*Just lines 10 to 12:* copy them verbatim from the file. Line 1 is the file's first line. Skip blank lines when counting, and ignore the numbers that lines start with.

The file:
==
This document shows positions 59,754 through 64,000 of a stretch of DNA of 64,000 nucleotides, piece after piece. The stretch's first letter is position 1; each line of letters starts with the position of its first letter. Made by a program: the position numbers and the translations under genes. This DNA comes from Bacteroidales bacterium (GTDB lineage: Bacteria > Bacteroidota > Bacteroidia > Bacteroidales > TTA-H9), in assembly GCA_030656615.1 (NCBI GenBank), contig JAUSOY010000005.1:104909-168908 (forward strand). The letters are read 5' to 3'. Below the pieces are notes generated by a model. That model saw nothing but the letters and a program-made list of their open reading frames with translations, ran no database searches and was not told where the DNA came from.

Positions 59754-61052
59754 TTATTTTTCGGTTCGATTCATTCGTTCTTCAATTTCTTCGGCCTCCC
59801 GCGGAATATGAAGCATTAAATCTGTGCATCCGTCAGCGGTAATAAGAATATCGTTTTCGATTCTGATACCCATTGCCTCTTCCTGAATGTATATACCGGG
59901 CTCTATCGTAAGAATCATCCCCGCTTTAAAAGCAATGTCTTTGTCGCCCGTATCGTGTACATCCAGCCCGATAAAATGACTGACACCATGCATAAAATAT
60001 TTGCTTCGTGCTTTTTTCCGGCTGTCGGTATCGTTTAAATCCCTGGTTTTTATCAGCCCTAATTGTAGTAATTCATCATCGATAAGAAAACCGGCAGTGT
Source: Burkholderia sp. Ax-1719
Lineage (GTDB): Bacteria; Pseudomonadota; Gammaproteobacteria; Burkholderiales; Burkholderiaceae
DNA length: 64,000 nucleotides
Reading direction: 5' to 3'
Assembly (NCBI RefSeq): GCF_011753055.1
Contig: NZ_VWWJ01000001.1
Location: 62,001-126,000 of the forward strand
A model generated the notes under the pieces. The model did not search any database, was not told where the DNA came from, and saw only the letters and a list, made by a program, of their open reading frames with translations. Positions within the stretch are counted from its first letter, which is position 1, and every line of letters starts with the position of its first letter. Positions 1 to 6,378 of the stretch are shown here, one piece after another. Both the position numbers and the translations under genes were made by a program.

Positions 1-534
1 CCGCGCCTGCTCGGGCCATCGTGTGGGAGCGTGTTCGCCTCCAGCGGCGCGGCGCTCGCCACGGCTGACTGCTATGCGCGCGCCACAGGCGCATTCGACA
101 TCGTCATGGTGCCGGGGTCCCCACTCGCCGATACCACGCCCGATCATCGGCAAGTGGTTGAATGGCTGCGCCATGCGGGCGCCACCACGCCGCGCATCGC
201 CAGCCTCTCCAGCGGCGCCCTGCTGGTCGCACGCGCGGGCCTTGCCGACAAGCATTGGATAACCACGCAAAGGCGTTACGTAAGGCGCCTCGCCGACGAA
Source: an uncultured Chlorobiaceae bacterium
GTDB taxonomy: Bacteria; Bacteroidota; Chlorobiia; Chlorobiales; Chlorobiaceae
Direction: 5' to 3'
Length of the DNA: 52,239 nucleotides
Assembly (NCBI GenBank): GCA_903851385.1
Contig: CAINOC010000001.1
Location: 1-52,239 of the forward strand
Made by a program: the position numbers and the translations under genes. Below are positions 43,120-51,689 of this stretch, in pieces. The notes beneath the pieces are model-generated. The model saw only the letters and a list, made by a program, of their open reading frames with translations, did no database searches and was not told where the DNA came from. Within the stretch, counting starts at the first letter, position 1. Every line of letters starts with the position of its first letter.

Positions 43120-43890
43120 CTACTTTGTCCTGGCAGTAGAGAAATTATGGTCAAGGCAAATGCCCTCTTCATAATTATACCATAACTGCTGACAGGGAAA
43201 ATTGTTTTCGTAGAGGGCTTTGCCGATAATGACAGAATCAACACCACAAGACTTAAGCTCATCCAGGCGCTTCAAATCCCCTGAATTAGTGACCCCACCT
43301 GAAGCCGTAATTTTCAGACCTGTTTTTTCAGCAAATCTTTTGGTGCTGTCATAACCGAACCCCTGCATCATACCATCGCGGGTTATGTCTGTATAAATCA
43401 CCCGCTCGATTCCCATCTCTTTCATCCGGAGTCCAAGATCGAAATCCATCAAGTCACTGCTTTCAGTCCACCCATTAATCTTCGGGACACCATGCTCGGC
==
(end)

Reading direction: 5' to 3'
Assembly (NCBI RefSeq): GCF_011753055.1
Contig: NZ_VWWJ01000001.1